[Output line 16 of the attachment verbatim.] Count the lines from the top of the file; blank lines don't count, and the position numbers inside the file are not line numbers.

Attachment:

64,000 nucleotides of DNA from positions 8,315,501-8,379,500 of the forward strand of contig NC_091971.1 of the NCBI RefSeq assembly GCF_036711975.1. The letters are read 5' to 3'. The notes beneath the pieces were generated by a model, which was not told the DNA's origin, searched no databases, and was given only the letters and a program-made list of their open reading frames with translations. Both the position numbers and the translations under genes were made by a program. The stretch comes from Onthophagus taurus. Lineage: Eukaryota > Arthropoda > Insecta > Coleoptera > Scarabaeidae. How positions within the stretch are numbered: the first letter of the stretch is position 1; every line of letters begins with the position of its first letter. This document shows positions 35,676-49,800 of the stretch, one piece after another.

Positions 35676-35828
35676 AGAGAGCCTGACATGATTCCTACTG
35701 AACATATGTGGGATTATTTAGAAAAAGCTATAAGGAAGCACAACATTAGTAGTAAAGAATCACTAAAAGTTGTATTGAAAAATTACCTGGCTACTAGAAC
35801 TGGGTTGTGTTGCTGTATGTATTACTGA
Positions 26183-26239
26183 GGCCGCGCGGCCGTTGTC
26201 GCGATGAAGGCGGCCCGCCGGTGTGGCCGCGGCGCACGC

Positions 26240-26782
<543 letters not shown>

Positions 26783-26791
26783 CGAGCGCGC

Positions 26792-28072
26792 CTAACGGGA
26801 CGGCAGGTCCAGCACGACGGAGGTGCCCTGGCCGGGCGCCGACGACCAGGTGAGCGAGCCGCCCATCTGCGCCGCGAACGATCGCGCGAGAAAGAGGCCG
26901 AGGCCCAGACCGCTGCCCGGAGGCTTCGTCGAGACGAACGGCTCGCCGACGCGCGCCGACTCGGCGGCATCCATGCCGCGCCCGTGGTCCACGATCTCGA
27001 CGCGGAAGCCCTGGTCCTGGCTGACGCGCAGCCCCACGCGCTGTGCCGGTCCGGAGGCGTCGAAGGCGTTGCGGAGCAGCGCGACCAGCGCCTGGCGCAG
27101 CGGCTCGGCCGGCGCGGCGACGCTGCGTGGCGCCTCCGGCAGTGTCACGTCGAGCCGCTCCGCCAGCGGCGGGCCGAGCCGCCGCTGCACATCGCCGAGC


26901 AGGCCCAGACCGCTGCCCGGAGGCTTCGTCGAGACGAACGGCTCGCCGACGCGCGCCGACTCGGCGGCATCCATGCCGCGCCCGTGGTCCACGATCTCGA